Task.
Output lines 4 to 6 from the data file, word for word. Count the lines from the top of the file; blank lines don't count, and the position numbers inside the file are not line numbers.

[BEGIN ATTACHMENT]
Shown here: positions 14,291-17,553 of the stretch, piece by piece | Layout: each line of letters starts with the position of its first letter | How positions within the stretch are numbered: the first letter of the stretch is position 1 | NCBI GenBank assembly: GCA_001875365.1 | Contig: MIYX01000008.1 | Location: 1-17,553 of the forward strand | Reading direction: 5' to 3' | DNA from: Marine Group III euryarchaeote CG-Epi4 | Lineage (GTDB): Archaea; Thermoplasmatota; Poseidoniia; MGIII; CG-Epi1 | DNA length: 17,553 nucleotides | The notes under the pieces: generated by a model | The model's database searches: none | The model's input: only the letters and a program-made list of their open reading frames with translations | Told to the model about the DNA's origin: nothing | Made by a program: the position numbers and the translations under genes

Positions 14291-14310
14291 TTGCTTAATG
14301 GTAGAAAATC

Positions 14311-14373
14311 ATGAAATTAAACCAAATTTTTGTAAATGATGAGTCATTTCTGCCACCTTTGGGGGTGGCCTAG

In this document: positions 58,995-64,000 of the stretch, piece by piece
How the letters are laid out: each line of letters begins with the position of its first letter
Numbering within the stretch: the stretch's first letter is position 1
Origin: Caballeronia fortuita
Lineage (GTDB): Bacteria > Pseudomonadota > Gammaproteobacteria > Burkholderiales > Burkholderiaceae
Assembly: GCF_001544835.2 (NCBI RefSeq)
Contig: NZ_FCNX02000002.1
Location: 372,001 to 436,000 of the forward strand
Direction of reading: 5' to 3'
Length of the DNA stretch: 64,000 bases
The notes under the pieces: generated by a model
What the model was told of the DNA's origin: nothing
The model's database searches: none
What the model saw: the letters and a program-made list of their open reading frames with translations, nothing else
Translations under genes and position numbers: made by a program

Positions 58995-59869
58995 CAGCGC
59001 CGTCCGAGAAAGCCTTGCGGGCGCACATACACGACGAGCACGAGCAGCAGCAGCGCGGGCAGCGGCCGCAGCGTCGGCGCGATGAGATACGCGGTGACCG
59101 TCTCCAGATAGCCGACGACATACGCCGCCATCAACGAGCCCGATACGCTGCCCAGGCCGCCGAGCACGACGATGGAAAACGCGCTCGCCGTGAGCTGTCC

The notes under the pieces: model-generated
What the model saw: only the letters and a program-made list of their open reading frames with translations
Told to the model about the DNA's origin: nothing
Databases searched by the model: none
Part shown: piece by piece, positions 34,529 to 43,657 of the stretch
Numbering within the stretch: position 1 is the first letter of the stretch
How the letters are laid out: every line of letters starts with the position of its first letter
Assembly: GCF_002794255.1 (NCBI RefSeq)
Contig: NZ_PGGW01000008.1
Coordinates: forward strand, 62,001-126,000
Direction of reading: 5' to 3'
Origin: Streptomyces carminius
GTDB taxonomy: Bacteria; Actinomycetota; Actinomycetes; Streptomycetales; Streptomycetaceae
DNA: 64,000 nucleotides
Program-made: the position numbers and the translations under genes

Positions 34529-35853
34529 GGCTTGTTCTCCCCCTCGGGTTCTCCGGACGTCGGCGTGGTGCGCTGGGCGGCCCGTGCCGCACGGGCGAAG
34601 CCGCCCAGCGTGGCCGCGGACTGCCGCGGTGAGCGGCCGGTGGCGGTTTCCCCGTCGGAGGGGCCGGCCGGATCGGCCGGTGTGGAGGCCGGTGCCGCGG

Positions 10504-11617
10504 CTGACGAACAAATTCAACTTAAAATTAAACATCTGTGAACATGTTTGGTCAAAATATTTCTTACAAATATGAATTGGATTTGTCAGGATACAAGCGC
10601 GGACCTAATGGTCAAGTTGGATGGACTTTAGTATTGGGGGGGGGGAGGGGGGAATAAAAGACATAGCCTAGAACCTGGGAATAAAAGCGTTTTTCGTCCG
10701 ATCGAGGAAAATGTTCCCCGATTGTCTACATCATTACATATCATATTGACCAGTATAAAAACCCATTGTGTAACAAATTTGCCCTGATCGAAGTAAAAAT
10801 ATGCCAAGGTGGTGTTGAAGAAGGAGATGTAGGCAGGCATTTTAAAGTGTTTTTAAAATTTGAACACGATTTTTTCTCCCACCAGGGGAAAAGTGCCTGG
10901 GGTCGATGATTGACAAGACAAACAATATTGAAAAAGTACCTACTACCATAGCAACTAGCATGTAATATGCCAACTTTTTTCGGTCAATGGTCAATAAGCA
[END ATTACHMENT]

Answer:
14301 GTAGAAAATC

Positions 14311-14373
14311 ATGAAATTAAACCAAATTTTTGTAAATGATGAGTCATTTCTGCCACCTTTGGGGGTGGCCTAG